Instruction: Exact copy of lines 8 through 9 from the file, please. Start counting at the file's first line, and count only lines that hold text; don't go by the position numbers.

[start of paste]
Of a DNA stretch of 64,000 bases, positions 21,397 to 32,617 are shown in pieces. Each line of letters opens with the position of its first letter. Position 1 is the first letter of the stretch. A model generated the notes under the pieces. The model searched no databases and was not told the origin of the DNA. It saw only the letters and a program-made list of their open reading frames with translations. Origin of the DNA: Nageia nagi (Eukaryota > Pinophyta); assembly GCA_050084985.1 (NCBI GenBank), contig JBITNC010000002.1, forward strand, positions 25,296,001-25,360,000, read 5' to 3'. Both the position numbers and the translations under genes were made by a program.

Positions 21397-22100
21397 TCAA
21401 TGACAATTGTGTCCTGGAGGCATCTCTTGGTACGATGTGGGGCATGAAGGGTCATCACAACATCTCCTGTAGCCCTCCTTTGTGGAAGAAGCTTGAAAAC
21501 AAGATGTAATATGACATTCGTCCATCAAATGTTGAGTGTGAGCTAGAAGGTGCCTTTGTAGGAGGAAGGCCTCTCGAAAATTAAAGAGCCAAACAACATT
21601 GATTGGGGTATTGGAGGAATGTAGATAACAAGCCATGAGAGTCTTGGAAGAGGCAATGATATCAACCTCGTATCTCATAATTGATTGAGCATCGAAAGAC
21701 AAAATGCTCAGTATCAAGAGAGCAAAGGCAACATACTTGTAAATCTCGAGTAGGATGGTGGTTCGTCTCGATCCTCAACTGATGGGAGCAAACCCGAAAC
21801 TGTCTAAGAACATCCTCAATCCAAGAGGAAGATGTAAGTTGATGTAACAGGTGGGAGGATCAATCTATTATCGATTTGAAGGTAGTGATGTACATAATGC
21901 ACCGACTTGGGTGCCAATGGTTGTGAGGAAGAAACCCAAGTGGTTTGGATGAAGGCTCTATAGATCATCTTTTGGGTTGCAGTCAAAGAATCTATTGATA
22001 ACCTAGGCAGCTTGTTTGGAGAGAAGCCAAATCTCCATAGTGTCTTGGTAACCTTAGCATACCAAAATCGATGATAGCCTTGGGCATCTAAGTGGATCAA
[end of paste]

21801 TGTCTAAGAACATCCTCAATCCAAGAGGAAGATGTAAGTTGATGTAACAGGTGGGAGGATCAATCTATTATCGATTTGAAGGTAGTGATGTACATAATGC
21901 ACCGACTTGGGTGCCAATGGTTGTGAGGAAGAAACCCAAGTGGTTTGGATGAAGGCTCTATAGATCATCTTTTGGGTTGCAGTCAAAGAATCTATTGATA